Study the Past
The Way to Study the Past is not to confine oneself to mere Knowledge of History but,
through application of this knowledge: To Give Actuality to the Past.
from the I Ching or Book of Changes
Richard Wilhelm translation, 1950
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JIM COOKE was born in Montpelier, Vermont during the March Flood of 1936. In the record books of Vermont weather this deluge is recalled as the “Double Flood” and is considered the greatest natural disaster to visit the Connecticut River Valley. Go figure . . .
From age three to nine Mr. Cooke lived on his grandparents' farm where his first three grades were at the local one-room school. Subsequently, his education has gone steadily and decidedly downhill—though he somehow managed to obtain a BA in English Literature from the University of New Hampshire and, later, an MA in Theatre from Emerson College where he taught for some years. He taught as well at Boston University and Regis College. He spent two years in the US Army at a guided missile site in rural Maryland. His two marriages resulted in five children; he has five granddaughters and lives in Quincy, Massachusetts, with two cats and a rat.
Before solo history captured his focus and attention Cooke acted and directed in summer stock as well as at many Boston area theaters. He toured New England in an ensemble production of "The Devil and Daniel Webster" playing Mr. Scratch—the Devil. Other favorite roles have been James Tyrone, Jr., in Eugene O’Neill’s “A Long Day's Journey into Night” and the Stage Manager in a Wheelock Family Theater production of Thornton Wilder’s “Our Town.”
In 1975 he was cast as Calvin Coolidge in an alternative theater production of a new play, “The Calvin Coolidge Follies.” This resulted in a Boston Phoenix nod as one of the ten best performances of the year. In 1985 Cooke presented his first solo history performance—“Calvin Coolidge: More Than Two Words.” This was soon followed by “Daniel Webster: I Still Live!” Then, “Edward Everett: The Other Speaker at Gettysburg.” His newest solo is—“John Quincy Adams: A Spirit Unconquerable!” These four men make up a quartet of Cranky Yankees. Today, only money could tempt him to take on yet another character. Four is too much—too many!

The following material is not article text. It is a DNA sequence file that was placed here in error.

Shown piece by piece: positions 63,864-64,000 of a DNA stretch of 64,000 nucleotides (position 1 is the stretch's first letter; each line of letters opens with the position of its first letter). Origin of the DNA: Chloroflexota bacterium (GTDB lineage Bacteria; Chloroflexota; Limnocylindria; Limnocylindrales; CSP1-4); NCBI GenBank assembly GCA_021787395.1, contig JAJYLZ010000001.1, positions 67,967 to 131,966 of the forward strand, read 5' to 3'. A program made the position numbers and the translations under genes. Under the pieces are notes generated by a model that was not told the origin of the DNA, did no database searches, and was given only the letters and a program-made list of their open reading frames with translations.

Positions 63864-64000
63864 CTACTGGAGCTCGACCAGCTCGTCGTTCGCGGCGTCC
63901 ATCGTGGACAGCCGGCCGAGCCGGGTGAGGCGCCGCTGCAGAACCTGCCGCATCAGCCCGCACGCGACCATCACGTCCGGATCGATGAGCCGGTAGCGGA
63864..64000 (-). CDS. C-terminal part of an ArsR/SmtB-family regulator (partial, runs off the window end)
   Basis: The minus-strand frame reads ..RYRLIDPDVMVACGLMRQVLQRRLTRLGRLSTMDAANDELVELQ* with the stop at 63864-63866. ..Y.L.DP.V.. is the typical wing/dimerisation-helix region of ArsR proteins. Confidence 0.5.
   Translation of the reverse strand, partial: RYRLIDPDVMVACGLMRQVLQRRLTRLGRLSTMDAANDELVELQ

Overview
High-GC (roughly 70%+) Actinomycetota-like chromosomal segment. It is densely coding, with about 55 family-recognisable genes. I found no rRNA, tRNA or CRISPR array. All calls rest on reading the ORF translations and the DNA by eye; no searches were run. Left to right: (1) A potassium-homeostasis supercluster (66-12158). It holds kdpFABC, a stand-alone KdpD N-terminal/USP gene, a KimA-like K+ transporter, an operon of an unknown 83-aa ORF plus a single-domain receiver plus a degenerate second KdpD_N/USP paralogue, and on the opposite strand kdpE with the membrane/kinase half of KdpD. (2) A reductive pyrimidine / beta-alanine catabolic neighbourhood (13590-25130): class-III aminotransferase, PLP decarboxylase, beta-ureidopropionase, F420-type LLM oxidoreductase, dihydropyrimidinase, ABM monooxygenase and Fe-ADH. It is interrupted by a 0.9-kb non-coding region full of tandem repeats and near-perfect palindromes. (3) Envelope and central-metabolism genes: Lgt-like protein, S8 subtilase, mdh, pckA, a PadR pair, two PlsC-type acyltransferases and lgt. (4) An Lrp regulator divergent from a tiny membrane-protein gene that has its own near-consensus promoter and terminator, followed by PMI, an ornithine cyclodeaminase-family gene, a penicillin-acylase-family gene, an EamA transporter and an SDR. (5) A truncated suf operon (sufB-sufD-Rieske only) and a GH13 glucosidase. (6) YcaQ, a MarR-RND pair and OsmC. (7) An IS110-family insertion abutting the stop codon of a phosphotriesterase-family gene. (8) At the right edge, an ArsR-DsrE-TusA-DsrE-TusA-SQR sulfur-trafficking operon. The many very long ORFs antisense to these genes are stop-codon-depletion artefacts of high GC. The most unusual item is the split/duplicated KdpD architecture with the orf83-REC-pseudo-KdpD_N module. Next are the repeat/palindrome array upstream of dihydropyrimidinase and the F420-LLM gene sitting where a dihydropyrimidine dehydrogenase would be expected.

Solo history has taken Cooke around the country to Presidential Libraries, the National Archives, the Library of Congress and Mount Rushmore. You may have seen him on C-SPAN or heard him on NPR. In 2007, the State Department sent him in his persona of John Quincy Adams to Russia in observance of the bicentennial of our countries’ diplomatic relations. (JQA was our first Minister to Russia.) This ten-day, four-city tour included Moscow and St. Petersburg.
In 1987 Cooke convened “SoloTogether” at the JFK Library. The purpose of this conference was to bring solo actors together in a spirit of cooperation. Today: SoloTogether exists as an informal social and support organization of nearly 40 members meeting three or four times a year. See our website at: www.solotogether.com.
313 Granite Street
Quincy, MA 02169